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Is Substack Special?

Sometime very early this year, probably January, a reader asked me in an email what I thought of Substack, and if Contra would be better off there. She likes my work, and told me she “binged” on my old entries. At the time, I’d heard of Substack but never looked at it. Over the last couple of days I googled on the site, went there, and learned a great deal about it.

The answer is no. I’ll be 70 in three weeks, and I don’t have the stamina to try to blog for money. Ten or fifteen years ago, I would have been sorely tempted. No more. I have my loyal readers, and I don’t need the money that badly. But…but…if I were on Substack, I’d be famous!

No. Anybody can be on Substack. If I were already famous, I might try it. But I’m not. (I do have a certain fame. It’s five miles deep and three inches wide.)

Basically, Substack is Kindle for newsletters. And newsletters in this context are long-form blog entries. You can charge readers a subscription fee, minimum $5/month, or any dollar amount greater than that. (Newsletters can also be free if you prefer.) Readers can then read your entries on the Web, or on the iPhone app. (They’ve been a thing since 2017, and they don’t yet have an Android app? That’s just, well, stupid. They say they’re working on one. Sheesh, I hope so!)

Substack has thousands of newsletters, and as of the end of 2021, over a million paid subscribers. The top 10 writers in aggregate make $20M per year. That’s better money than I’ve ever made doing anything. But if you look at who the top ten writers are, it becomes painfully obvious: All of them were famous working in other venues long before Substack ever existed.

I’ve read Andrew Sullivan sporadically for a lot of years. I read him on the late suck.com back in the ’90s and lots of other places since. He’s the #5 writer on Substack. He’s interesting, funny, and doesn’t bend the knee to partisan bitchlords demanding unquestioning allegiance. I haven’t subscribed yet, but I may. He’s damned good.

Other writers I’ve heard of and read elsewhere include Bari Weiss, Matthew Iglesias, Matt Taibbi, and Glenn Greenwald. (Greenwald is #1 on Substack.) A chap I know, Tom Knighton, has three different Substack newsletters. (You’re not limited to one.) I’m sure other people out on the edges of my circles have Substack newsletters. (Have one? Let me know!) However, I’m guessing that there’s an 80/20 rule on Substack (or maybe a 90/10 rule) stating that 20% of the writers make 80% of the money. That’s the rule in a lot of business models, Kindle included.

That may just be the way the universe works. You have to build a platform, as the agents put it. In other words, you have to promote yourself, especially if you don’t already have a pre-existing reputation and thousands of cheering fans. As some of my self-published author friends on Kindle have learned, you sometimes have to do so much promoting that you don’t have the time (or the energy) to write new material.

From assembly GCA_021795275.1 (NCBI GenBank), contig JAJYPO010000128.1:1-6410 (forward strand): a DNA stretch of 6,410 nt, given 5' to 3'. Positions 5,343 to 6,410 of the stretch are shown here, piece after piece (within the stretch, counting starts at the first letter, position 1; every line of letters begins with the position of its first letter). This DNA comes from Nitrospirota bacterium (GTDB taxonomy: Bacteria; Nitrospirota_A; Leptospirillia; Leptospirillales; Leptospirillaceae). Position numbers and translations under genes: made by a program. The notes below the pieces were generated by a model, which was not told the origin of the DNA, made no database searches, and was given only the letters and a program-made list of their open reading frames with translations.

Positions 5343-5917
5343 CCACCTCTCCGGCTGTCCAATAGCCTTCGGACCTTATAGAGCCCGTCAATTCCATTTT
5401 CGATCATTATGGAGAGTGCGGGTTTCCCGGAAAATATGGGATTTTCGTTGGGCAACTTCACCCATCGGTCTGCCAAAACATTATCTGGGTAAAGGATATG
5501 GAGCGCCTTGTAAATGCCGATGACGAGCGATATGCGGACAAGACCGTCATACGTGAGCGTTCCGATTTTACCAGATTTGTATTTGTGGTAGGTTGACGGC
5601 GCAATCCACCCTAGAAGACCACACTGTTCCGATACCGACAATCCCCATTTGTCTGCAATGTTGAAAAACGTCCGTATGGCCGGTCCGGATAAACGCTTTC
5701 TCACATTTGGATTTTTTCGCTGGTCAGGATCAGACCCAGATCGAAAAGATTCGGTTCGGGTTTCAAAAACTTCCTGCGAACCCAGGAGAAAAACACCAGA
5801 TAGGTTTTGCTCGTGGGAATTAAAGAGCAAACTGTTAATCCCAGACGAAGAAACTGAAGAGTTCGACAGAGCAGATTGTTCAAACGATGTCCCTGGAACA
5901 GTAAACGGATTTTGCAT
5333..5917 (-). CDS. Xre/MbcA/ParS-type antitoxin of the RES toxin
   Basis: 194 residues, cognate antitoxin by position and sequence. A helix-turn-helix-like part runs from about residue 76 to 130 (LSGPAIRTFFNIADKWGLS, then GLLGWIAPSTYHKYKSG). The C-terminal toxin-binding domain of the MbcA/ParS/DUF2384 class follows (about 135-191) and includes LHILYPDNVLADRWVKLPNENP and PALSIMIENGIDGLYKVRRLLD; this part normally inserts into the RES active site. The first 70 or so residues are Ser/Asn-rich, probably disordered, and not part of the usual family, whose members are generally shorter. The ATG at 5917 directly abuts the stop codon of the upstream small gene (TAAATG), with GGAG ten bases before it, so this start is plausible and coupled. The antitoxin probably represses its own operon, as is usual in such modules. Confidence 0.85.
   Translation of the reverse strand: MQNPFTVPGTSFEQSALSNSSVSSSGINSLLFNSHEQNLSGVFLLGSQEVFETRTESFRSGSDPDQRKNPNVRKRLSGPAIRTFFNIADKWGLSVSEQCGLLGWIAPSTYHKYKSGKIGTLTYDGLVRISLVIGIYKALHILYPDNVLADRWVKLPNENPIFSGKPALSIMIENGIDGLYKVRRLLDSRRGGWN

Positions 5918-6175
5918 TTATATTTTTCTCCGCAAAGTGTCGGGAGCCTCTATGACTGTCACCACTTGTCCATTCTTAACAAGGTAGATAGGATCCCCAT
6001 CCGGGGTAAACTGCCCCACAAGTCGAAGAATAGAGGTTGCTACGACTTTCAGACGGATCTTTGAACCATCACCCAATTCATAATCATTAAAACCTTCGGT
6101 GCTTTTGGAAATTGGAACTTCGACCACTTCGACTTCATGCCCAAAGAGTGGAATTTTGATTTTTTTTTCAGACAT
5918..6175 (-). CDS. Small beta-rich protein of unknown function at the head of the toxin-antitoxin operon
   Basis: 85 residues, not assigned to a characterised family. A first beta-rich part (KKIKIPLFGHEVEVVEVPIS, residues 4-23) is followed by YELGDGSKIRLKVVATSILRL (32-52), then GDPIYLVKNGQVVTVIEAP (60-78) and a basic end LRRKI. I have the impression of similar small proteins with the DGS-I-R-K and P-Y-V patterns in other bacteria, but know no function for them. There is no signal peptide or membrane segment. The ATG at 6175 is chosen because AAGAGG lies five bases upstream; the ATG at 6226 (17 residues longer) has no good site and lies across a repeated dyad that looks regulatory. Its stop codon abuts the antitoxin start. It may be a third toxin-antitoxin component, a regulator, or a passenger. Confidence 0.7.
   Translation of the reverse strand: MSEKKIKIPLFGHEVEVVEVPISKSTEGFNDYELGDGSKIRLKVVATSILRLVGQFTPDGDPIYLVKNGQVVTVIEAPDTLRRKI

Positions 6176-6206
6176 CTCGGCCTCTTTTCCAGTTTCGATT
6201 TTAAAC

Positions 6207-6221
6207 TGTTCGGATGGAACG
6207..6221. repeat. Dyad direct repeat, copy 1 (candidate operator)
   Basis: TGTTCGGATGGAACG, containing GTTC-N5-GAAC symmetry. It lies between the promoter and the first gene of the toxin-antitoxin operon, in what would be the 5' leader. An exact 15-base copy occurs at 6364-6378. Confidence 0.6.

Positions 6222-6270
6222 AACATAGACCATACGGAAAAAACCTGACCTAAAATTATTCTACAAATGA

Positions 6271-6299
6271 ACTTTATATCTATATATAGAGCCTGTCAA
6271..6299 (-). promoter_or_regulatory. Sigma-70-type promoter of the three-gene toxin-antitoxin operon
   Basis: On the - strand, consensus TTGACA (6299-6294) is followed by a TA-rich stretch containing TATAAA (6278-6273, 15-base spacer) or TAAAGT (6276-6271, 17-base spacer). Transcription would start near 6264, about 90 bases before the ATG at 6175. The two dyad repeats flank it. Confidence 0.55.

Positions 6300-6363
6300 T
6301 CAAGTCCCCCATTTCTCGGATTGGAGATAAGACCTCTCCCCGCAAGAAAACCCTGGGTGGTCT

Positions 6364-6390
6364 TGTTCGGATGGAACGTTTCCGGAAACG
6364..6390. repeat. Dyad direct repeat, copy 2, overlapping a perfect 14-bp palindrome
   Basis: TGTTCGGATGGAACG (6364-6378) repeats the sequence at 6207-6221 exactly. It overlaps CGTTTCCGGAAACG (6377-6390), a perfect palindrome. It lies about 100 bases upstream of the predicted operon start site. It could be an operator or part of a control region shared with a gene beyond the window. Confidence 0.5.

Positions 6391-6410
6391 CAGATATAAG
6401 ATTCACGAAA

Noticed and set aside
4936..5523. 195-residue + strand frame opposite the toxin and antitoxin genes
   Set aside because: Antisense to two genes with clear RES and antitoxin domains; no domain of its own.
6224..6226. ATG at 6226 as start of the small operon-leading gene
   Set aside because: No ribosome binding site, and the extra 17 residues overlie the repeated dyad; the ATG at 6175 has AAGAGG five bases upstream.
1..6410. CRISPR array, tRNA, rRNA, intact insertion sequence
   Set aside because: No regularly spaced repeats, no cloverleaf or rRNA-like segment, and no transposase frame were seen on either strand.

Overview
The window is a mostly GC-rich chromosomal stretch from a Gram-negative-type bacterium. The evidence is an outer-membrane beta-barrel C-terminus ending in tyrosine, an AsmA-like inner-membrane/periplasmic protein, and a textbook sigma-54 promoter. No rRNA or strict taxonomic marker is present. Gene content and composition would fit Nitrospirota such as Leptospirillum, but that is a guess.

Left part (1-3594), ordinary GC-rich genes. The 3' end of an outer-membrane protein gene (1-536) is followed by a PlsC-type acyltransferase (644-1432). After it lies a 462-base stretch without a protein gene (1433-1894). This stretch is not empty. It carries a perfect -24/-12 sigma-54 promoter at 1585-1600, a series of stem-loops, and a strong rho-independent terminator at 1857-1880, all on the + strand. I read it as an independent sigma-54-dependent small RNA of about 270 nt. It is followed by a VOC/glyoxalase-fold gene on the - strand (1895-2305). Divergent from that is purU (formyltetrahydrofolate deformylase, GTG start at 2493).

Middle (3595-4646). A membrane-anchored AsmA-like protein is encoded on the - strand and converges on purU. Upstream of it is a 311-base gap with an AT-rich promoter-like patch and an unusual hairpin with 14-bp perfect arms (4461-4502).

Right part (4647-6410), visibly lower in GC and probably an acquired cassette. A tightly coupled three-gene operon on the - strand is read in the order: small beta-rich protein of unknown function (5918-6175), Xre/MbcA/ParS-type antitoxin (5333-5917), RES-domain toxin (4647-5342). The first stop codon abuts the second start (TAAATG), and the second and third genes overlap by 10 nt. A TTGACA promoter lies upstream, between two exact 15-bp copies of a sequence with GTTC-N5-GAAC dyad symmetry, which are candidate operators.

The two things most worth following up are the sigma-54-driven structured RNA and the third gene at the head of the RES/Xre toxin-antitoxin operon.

So I won’t be there. I’m having too much fun on 20M and writing new SF. What, then, do I think? No question: It’s worth it, if you’re young and energetic and can write interesting text on a definable topic on a regular basis that at least a few people might pay $5 a month for. I have one concern about Substack’s viability: They do not currently discriminate against conservative writers, or centrist writers who don’t care for progressive dudgeon. Apparently a number of progressive writers have ditched Substack because–the horror!–Substack doesn’t censor conservative viewpoints.

Not yet. If they ever start, it’ll be the end of them. In the meantime, you have your choice of a very broad spectrum of very good writers. A lot of the posts are free, and you can sample any author you want. I’m budgeting myself four paid subscriptions, not because it’s expensive, but because there are only so many hours in a day.

Go take a look. I was moderately impressed.

The Publishing Problem That Dare Not Speak Its Name

Last week a friend of mine pointed me toward something I might otherwise have overlooked: Fiction editors at big NY imprints are quitting their jobs at a boggling rate. There was evidently a Twitter meltdown back on March 11 about the Big 4 (or is it 3? 5? 2.7343? ) losing editors and not being able to find new ones. The trigger was evidently a junior editor at Tor (the SFF imprint of Macmillan) writing a longish note on why she was quitting. Molly McGhee loved the work and did it well, but there was far too much of it for what she was paid. And so she quit.

She was not alone. This appears to be a trend: Fiction editors at NY imprints are bailing in droves. A number of other articles on the topic have appeared in the days since. (Beware: Google the topic and you’ll find a lot of articles about editors resigning due to racist accusations and other weird things, but that’s all old news, going back to the last years of the oughts. This is something much more recent, and completely different.) People aren’t screaming about racism or sexual assault. It’s all about too much work for too little pay. The New York Times asks, “When Will Publishing Stop Starving Its Young?” (paywalled) What they don’t ask is why they’re starving their young to begin with.